An Examination of Yersinia Pestis and its Effects
Yersinia pestis is a gram negative, rod-shaped, facultative anaerobic bacterium, known for causing the plague (Catlin). Y. pestis was first discovered by a French-born Swiss bacteriologist named Alexander Yersin in 1894 (Catlin). Yersin stumbled upon this bacterium while in China studying a plague epidemic there. Before its actual discovery Yersinia pestis had been causing havoc all over the world. About the worst disease in world history, the Black Death or Bubonic Plague which killed over 75 million people with approximately 25-50 million deaths accrued in Europe can be contributed to this relatively small microorganism (Bubonic Plague). It may have reduced the world’s population from an estimated 450 million people to between 355-375 million in 1400’s (Bubonic Plague). Beginning in Asia and spread by the Mongol tribes that dominated that vast area, the disease devastated China and the Middle East, interrupting long distance trade and cross-cultural encounters that had flourished for two centuries (Bubonic Plague). The plague was carried into Europe in 1347 by flea-bearing black rats infesting the commercial vessels that brought goods to Mediterranean ports (Bubonic Plague). The Black Death is estimated to have killed 30% to 60% of Europe’s population (Bubonic Plague). The Black Death is endemic to rodents and transmitted to humans by the common flea. In humans the disease invades the blood the glands under the arms and groin that would swell, sometimes to the size of an apple or an egg, and dark blotches would also appear on the skin (Catlin). These blotches had the same meaning for everyone, on whom they appeared. Everyone died within a week of the appearance of the blotches lending to the distinction of the 1348 outbreak (Bubonic Plague). Our best guess is that there was more than one variety of plague at work in Europe. There are three varieties of plague, the first being the Bubonic Plague. This...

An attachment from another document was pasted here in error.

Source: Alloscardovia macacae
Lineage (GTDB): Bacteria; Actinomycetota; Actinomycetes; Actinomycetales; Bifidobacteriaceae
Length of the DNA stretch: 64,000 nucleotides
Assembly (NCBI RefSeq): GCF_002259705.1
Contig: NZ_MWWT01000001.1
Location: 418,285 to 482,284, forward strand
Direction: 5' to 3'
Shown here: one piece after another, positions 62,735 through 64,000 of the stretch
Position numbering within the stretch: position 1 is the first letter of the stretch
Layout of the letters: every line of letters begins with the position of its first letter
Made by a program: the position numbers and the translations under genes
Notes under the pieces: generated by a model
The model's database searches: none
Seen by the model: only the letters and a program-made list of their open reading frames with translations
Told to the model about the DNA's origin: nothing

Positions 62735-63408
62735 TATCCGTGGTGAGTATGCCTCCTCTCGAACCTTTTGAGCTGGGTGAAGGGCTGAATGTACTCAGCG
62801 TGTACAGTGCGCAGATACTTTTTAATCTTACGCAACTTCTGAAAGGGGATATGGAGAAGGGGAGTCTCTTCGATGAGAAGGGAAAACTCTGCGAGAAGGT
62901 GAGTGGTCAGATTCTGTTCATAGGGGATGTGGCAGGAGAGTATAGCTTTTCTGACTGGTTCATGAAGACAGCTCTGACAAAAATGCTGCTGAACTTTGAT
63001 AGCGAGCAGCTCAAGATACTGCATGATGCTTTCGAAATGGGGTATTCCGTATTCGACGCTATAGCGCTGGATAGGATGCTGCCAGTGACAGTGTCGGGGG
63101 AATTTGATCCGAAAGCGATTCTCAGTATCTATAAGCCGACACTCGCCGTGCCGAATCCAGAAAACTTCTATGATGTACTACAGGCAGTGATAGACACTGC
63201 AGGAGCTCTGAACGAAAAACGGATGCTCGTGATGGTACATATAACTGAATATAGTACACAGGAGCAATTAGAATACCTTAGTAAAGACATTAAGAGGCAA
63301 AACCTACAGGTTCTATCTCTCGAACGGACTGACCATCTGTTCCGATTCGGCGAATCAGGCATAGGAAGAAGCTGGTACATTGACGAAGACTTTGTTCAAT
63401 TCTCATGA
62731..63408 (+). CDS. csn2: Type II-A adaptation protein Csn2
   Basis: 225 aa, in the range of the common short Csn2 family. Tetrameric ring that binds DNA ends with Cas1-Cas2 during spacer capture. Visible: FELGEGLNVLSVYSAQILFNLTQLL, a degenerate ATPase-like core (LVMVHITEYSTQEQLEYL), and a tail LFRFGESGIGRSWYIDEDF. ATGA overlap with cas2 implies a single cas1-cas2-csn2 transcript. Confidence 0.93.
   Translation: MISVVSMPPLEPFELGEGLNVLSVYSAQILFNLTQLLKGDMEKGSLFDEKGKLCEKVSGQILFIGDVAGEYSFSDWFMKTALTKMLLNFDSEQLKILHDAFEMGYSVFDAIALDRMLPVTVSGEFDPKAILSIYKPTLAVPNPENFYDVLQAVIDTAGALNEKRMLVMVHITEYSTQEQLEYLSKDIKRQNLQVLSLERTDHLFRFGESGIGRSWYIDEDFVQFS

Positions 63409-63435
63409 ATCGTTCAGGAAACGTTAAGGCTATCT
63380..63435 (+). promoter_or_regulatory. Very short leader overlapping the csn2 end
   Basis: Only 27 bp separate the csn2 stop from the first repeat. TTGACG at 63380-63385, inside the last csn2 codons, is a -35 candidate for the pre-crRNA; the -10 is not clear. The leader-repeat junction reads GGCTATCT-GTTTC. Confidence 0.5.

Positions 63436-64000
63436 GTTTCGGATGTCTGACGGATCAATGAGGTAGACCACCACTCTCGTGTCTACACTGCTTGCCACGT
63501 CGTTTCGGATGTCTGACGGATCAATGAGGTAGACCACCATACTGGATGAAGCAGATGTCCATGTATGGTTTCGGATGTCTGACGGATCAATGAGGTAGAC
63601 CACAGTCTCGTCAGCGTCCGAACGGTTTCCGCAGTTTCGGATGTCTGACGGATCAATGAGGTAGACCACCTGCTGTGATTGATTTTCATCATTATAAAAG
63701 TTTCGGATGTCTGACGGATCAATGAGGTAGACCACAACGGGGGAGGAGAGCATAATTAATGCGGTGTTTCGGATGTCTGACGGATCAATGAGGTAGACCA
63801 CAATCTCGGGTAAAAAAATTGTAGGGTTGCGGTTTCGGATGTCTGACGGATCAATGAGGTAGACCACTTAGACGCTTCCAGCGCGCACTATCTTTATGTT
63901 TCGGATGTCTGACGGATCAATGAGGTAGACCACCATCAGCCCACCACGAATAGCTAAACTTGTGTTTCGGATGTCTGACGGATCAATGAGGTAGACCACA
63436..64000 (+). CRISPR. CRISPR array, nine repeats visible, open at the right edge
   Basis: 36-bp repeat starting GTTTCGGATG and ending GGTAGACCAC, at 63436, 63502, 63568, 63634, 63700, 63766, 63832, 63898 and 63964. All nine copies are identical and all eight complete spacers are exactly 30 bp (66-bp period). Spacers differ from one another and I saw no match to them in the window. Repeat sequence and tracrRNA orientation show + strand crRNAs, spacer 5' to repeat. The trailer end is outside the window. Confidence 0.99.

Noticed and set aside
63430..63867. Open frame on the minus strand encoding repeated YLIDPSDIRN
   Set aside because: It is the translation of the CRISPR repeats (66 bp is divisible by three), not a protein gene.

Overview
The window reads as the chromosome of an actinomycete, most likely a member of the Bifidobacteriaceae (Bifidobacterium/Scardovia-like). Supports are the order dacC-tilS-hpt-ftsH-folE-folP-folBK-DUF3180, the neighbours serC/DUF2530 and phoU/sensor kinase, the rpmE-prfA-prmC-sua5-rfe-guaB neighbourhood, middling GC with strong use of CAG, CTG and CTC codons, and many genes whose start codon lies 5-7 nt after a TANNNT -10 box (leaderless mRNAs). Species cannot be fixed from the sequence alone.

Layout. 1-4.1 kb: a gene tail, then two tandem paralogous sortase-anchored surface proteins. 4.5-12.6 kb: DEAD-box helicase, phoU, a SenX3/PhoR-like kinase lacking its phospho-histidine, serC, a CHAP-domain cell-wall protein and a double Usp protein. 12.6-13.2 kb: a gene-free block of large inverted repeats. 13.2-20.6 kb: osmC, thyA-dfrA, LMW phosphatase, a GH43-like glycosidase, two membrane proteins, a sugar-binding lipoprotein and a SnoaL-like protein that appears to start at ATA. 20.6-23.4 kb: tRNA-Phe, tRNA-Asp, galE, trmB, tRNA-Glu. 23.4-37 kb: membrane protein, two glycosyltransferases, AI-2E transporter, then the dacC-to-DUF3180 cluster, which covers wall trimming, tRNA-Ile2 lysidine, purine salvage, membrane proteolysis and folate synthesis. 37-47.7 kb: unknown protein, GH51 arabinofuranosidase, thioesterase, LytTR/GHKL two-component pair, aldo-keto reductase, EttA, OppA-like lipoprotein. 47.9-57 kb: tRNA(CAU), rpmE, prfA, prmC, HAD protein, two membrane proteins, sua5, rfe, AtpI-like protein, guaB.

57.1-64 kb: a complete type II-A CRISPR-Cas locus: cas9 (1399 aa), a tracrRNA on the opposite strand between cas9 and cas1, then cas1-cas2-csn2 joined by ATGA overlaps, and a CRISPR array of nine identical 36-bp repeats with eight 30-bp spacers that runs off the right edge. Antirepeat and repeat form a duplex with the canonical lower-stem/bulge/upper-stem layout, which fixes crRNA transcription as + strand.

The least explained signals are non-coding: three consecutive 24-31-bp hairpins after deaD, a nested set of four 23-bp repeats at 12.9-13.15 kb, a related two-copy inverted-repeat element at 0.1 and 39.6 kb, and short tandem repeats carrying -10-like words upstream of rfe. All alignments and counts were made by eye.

Cited: Arnold, Paul. “How Does Yersinia Pestis Attack and Spread?” Bright Hub: The Hub for Bright Minds. Sep 24, 2009. Bright Hub Inc. Feb 16, 2010.
Catlin, Kristen. “Yersinia Pestis.” American Society for Microbiology. 5/12/2003. American Society for Microbiology. Feb 16, 2010.
"What is the Bubonic Plague?." 123HelpMe.com. 26 Sep 2013 .
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